Standing Orders suspended; resolution adopted.
Standing Orders suspended.
That Mr. Chifley and Mr. Dedman do prepare and bring in a bill to carry out the foregoing resolution.
Bill presented by Mr. Chifley, and read a first time.
Mr. CHIFLEY (Macquarie - Prime
Minister and Treasurer) [9.2]. - I move -
That the bill be now read a second time.
This bill has been introduced to provide £18,000,000 out of the Consolidated Revenue Fund for the payment of War Pensions. Sixteen million pounds was appropriated last July, and the balance now remaining is only sufficient to cover payment of war pensions to the end of July next. After taking into account increases of pensions in accordance with proposed legislation recently submitted toParliament, the amount now requested will meet approximately one year’s expenditure.
Although there is some falling off in pension payments arising out of the 1914-18 war, pensions in respect of the 1939-45 war are increasing. The following table shows the trend in both cases : -
Expenditure from the proposed appropriation of £1S,000,000 will be divided almost equally between the pensions of the two wars. Parliamentary approval is now required to permit this amount of £18,000,000 to be withdrawn from revenue, as required, for payment to the War Pensions Trust Account, in order that pensions payments may be made as they become due. This bill has no ‘bearing on rate of pension, and merely appropriates the amount required to effect payment at such rates as are approved by Parliament.
Debate (on motion by Mr. Harrison) adjourned.
Message recommending appropriation reported.
In Commit tea of Supply:
Motion (by Mr. Chifley) proposed -
That there bp granted to His Majesty for or towards defraying the service of the year 1947-48 a sum not exceeding £I1S,180,000.
– This motion provides me with an opportunity to call the attention of honorable members to a matter which is of such importance to the Commonwealth that it ought to be referred to again and again. I refer to the Economic Organization Regulations.. Honorable members will recall that these regulations, like many others, were promulgated during the war for the purpose, among other things, of fixing the price of land. A sort of code was drawn up whereby officials throughout Australia were to be guided in fixing the price at which land was to be sold. Unfortunately, when officials were appointed to control this matter no adequate set of rules was made to guide them, with the result that it was like the length of the chancellor’s foot. Throughout Australia, and particularly in Sydney, a great deal of discontent, suspicion and general dissatisfaction has been created. When this matter was debated in Decern^ ber of last year during consideration of the Defence (Transitional Provisions) Bill, I said-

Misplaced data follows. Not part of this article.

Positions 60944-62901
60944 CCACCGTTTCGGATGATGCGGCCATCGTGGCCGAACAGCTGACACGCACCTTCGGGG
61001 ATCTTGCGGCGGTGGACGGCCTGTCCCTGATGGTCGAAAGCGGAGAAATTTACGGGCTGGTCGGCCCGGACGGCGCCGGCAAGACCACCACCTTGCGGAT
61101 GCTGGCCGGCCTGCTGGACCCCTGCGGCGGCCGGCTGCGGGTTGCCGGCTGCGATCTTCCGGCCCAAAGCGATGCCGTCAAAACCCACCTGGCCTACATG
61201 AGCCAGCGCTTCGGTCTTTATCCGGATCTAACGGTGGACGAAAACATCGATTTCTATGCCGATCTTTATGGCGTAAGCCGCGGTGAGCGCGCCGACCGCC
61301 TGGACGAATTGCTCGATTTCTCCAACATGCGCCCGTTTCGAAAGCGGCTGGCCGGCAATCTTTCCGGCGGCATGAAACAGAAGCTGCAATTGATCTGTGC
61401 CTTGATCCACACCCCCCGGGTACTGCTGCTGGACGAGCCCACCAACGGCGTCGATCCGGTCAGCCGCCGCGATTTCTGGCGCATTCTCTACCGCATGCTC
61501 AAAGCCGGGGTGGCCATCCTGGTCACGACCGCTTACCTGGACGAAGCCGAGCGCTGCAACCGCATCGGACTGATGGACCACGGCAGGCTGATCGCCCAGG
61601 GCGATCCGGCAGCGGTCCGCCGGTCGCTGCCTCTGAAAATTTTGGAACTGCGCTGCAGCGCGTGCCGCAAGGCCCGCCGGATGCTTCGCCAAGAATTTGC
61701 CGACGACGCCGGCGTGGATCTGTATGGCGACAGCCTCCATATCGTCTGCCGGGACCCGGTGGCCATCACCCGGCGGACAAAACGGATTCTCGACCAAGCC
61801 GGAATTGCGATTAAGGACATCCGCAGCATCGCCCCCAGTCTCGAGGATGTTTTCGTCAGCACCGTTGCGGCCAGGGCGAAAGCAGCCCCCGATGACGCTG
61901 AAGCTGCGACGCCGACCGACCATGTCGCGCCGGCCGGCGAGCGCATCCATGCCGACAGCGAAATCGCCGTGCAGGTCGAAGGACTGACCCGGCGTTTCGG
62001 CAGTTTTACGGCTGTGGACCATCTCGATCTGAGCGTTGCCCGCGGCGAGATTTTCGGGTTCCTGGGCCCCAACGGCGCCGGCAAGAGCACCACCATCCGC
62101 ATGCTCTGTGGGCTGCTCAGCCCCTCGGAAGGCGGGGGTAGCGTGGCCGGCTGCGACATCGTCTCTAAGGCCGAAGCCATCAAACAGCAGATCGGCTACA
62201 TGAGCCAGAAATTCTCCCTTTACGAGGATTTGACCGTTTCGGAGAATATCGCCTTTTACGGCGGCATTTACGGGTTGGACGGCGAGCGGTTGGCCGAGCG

The Economic Organization Regulations bo far as they relate to the sale of laud are clouded with discontent, suspicion and rumours of corruption. I say positively and definitely that between 80 per cent, and 90 per cent, of the transactions for the sale of land are conducted on the black market. I make that statement also with a sense of responsibility, because I know the facts. Both in and out of the courts I have dealt with literally hundreds of cases. Every solicitor, every land and estate agent, and every business man would be ready to declare that it is virtually impossible to buy a property at the pegged price.